Experts say they suspect the uptick in people both expressing interest and actually obtaining jobs in Canada is a direct result of the U.S. election and the hostile political climate that likely won’t dissipate once the ballots are counted.
Brett Bruin, who once worked as the director of global engagement for U.S. President Barack Obama and now works as a consultant for businesses setting up outside the United States, said Canada is a particularly appealing destination for Americans whose political views skew to the left.
The prospect of a Trump presidency is a likely factor in the exodus of American workers heading north, he said, while conceding that the polarizing election has likely motivated some of Hillary Clinton’s detractors to cast their employment nets a little wider as well.
“Americans by and large are concerned on both sides of the political isle, and that anxiety is starting to spill over in a more serious consideration of what kind of country they, and perhaps even more significantly they want their children, to grow up in,” he said in a telephone interview.
Bruin said Canada’s potential appeal is broad based. The geographical proximity and cultural similarities to the U.S. make it easy to acclimatize to for both workers and their families.
Canada’s current left-leaning government and its inclusive immigration policies, he said, add further appeal and stand in particular contrast to some of the dialog that’s dominated the recent U.S. election.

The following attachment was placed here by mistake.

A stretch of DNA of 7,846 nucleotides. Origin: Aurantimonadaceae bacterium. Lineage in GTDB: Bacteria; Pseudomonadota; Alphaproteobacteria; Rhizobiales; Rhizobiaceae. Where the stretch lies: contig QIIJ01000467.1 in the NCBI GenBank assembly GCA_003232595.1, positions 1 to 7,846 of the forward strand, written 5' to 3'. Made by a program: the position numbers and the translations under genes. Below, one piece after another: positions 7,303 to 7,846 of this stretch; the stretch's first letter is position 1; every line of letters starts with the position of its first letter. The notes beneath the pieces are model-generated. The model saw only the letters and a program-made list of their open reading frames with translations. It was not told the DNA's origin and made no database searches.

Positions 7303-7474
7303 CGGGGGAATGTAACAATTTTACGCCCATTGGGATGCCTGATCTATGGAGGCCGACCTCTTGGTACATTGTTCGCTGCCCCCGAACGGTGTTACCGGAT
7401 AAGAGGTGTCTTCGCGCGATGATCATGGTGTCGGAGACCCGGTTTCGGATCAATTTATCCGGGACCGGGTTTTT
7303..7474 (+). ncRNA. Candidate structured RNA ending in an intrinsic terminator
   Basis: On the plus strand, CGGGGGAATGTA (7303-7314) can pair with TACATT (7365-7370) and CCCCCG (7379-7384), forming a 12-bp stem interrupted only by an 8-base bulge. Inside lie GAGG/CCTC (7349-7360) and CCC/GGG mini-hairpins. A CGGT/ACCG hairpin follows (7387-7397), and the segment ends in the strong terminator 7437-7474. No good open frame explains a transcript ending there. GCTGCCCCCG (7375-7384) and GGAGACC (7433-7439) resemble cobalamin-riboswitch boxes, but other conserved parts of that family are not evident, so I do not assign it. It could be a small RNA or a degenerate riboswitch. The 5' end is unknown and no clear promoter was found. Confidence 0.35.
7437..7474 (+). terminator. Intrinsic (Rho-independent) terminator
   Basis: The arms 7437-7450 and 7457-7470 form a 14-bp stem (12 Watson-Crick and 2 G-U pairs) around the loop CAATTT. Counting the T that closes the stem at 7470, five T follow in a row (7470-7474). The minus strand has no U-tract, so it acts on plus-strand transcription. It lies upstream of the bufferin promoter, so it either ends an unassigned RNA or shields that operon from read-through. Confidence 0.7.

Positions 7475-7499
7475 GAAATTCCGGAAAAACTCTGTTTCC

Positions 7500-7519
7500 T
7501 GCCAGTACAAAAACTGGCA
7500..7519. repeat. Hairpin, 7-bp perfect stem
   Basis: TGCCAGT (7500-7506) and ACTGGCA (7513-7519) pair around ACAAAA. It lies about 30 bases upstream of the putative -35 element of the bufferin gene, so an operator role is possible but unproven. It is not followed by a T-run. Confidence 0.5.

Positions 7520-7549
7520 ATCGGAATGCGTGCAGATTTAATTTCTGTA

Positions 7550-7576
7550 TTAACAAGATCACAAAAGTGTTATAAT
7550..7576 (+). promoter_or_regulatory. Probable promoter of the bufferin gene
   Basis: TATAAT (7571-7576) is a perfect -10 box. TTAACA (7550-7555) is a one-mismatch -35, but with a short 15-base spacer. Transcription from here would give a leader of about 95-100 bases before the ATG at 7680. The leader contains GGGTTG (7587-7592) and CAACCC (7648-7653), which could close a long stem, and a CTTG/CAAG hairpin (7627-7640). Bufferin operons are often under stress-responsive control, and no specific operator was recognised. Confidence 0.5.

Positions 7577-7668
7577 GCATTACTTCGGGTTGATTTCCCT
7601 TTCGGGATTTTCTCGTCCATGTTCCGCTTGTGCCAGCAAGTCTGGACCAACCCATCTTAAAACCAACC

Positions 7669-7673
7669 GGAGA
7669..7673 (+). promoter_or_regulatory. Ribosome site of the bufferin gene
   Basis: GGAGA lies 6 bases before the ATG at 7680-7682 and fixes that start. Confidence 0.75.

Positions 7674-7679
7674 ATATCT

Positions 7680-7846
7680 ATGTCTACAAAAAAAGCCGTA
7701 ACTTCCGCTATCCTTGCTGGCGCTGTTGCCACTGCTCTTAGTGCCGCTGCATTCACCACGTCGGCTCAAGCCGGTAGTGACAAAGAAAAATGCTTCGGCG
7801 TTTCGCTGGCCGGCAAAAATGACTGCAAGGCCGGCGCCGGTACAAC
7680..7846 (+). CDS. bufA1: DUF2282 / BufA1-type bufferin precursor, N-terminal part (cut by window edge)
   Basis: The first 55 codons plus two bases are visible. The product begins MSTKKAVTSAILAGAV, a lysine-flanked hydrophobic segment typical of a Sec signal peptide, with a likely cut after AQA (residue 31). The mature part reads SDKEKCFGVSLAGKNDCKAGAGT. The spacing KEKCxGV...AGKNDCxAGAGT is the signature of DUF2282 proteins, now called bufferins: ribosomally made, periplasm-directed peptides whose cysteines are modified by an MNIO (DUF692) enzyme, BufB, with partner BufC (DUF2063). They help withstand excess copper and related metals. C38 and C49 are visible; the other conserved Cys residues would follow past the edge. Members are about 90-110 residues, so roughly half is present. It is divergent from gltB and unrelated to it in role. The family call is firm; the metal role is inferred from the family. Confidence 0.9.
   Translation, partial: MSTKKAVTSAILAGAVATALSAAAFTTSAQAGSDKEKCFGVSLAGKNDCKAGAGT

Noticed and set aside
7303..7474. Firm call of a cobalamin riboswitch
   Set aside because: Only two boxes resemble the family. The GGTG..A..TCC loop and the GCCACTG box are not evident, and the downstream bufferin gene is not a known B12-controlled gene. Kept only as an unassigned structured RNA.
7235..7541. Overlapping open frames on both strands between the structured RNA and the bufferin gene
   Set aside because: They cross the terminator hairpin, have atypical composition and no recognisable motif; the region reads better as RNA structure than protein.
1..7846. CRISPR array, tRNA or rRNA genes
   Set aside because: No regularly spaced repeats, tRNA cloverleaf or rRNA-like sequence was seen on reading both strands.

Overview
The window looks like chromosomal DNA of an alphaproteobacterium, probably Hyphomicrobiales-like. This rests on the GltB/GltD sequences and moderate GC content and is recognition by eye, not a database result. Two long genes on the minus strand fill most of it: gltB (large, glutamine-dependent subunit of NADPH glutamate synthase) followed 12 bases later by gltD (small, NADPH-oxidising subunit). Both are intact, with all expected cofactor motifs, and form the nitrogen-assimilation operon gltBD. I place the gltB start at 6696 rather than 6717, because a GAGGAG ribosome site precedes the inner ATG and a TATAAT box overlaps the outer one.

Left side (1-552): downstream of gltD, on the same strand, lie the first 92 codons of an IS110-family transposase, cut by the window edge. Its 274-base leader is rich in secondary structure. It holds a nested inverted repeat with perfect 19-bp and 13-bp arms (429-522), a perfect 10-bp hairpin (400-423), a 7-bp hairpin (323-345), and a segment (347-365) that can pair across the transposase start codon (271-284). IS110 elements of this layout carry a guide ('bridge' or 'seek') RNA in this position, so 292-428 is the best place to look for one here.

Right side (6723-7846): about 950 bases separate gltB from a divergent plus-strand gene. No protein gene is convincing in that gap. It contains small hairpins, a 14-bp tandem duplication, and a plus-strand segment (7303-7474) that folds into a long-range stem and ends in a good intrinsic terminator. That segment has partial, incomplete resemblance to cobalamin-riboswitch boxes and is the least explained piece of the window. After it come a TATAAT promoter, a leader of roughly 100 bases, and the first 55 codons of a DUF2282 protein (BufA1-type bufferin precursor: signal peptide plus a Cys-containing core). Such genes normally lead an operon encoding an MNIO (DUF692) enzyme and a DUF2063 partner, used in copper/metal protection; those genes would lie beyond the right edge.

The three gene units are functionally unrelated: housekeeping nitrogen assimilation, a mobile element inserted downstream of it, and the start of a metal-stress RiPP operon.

The increase in Canadian-bound workers has been significant in the first eight months of the year, according to IRCC.
The ministry issued 22,274 work permits to American residents from January through August of 2016, up 54 per cent from the 14,486 granted over the same period the year before.
The ministry would not speculate on the cause, but said it has not relaxed admission requirements or adopted any other procedural changes that would account for the spike.
Immigration lawyer Henry Chang of Toronto’s Blaney McMurtry believes political considerations lie at the heart of the surge.
He said work permits offer a comparatively easy way for wary Americans to take a short-term break from their home country, since requirements for such a document are much less stringent than for permanent residency.
Chang noted that the spike in permits being issued was particularly pronounced early in 2016, around the time Trump emerged as the likely Republican presidential nominee.
“If they assume that Donald Trump would win only one term, they only need to remain in status here for four years and then they can go back,” Chang said. “Many work permits are issued for up to three years initially and can be extended well beyond four years.”
The Monster data suggests that even people who have not taken the step of moving to Canada for work have at least toyed with the idea.
Monster users searched for the keyword “Canada” less than 20,000 times in all of 2015, but internal company data said that number had jumped to more than 30,000 between January and October 2016. Monster pegs the increase at 58 per cent in total.
Bruin suspects that interest in Canada will not wane after the election, citing the divisive campaign and hostile rhetoric as factors that may have made some Americans ask some fundamental questions about the country they’ve called home.
“We have done some rather irreparable harm, at least over the short term, to Americans’ core beliefs in the principles, the people, the institutions that have been pillars in our understanding of the country we live in and the confidence that we have in it,” he said. “That doesn’t change after Nov. 8.”